Rare Nevada wildflower diminished by 40% in one weekend

The remaining Tiehm’s buckwheat inhabits less than 20 acres near a proposed mine for lithium and boron.


In July, the U.S. Fish and Wildlife Service completed an initial status review of the Tiehm's buckwheat to determine if the wildflower should be considered for Endangered Species Act protection. The species will now undergo a full status review.

This story was originally published by the Guardian as part of their two-year series, This Land is Your Land, examining the threats facing America’s public lands, with support from the Society of Environmental Journalists, and is republished by permission.

Nestled among the slopes of Nevada’s Silver Peak Range are six patches of Tiehm’s buckwheat, a rare flowering plant found nowhere else in the world. Only an estimated 42,000 plants remain on 20 acres. But over the weekend of September 12, conservationists discovered that 40% of the total population had been destroyed.

“It’s really unfathomable destruction. It’s the most emotionally devastating thing that’s ever happened in my career.”

“We did a field survey of damage, and it was like doing an autopsy on my best friend,” said Patrick Donnelly, Nevada state director at the Center for Biological Diversity (CBD). “It’s really unfathomable destruction. It’s the most emotionally devastating thing that’s ever happened in my career.”

The destruction occurs amid a conflict over the flower’s habitat. For the past year and a half, Donnelly and Naomi Fraga, director of conservation at the California Botanic Garden, have been working to protect Tiehm’s buckwheat from a proposed mine for lithium and boron, elements involved in producing clean energy technology. The operation would encompass the entire range of the plant’s population, risking its extinction in the wild.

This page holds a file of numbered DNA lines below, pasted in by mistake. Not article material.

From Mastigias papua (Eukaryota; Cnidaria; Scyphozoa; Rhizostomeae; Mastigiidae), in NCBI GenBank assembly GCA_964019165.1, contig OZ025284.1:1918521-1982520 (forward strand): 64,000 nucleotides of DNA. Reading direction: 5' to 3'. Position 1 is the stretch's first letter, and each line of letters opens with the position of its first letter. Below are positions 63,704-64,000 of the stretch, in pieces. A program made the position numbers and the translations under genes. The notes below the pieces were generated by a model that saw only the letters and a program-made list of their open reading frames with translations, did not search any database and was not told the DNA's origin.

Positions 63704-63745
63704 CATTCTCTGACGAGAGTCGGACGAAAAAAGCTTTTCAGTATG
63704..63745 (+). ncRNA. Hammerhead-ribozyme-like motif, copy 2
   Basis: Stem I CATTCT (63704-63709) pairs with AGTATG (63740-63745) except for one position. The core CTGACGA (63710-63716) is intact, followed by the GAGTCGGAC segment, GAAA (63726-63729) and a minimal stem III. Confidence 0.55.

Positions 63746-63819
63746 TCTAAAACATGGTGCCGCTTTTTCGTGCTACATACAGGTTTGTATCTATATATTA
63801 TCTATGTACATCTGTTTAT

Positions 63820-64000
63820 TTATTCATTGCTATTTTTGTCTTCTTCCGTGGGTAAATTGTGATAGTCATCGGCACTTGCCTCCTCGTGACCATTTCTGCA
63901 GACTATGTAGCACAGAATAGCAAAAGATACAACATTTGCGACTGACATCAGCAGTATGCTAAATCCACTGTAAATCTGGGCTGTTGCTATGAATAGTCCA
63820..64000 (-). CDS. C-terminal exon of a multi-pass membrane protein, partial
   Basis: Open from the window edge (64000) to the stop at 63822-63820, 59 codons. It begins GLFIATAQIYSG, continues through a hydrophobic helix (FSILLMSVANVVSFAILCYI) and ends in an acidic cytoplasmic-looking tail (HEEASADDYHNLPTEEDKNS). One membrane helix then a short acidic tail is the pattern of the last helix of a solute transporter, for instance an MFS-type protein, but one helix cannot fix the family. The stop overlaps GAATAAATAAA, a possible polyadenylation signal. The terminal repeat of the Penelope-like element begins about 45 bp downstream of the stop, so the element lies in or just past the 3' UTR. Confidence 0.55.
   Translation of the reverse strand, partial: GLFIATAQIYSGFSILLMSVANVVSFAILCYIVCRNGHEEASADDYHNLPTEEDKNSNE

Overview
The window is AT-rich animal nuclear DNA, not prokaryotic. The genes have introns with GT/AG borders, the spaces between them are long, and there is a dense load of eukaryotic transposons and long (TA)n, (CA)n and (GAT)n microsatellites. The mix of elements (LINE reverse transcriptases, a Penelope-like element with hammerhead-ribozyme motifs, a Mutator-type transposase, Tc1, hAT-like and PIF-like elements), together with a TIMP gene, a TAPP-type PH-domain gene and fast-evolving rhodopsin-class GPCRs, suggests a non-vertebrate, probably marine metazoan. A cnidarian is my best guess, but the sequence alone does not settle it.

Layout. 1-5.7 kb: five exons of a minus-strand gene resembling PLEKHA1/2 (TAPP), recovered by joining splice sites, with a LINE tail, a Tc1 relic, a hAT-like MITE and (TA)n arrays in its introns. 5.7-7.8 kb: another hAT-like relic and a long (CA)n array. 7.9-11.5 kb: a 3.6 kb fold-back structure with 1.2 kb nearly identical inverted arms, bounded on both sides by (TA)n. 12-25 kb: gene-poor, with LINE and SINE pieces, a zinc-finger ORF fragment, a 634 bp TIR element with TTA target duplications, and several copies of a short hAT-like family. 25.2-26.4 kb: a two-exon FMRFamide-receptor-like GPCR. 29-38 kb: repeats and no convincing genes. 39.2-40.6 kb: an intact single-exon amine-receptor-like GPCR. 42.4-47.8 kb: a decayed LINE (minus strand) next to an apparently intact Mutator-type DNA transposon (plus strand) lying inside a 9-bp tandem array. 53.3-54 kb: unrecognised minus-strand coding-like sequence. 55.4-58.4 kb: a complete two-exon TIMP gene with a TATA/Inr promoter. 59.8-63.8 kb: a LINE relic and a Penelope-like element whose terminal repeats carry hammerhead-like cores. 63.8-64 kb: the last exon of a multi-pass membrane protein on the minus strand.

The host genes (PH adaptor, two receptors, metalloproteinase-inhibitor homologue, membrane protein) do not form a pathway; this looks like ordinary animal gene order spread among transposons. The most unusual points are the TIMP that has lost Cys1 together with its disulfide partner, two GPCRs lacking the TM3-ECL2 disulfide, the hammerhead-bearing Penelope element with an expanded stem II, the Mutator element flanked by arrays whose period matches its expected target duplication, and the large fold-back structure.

“I would not oppose the mine if it was done in a way that didn’t put the whole species at risk, and was environmentally sound,” said Fraga. “What is the cost of green energy if it causes the extinction of whole species?”

Donnelly said that the miner, Ioneer has perpetuated a narrative that protecting Tiehm’s buckwheat means the killing the whole mining project, leading him to allege that the destruction was “undoubtedly related to the mine.”

Over the weekend, Donnelly drove out to the site and found plants ripped from the ground, the fields pockmarked with nearly perfect circular holes and heavy footprints on the trails. All six existing patches of Tiehm’s buckwheat were damaged in what Donnelly characterized as a “calculated, well-organized effort.”

“What is the cost of green energy if it causes the extinction of whole species?”

However, Ioneer executive chairman James Calaway said he was confident that wildlife caused the destruction. He agreed with Elizabeth Leger, a plant biologist at the University of Nevada, Reno, that rodents must have ravaged the fields.

Leger’s research team was one of the first on site and found that the edges of the plants’ taproots were ragged, as if gnawed off, and that the leaves of some plants were shredded. Her team did see footprints, but thought that they had been left by researchers performing surveys over the summer, and did not see marks indicating people had knelt to dig out the buckwheat.

“[CBD has] been trying to kill our lithium operation with one set of propaganda after another,” said Calaway, citing the CBD’s “fabricated evidence” that people ruined the fields.

On September 15, Donnelly and Fraga wrote a letter to the Bureau of Land Management, the U.S. Fish and Wildlife Service, the Nevada Division of Forestry and Ioneer, demanding all parties take immediate action to protect the plant.

Their demands include placing a security guard on site, restoring the population to its former state and fencing the entire habitat. CBD is also seeking more support from federal and state agencies to grant Tiehm’s buckwheat more protection, which would require Ioneer to obtain higher-level permits.

Rasha Aridi is a science writer covering wildlife, conservation and ecology. Email High Country News at [email protected] or submit a letter to the editor.

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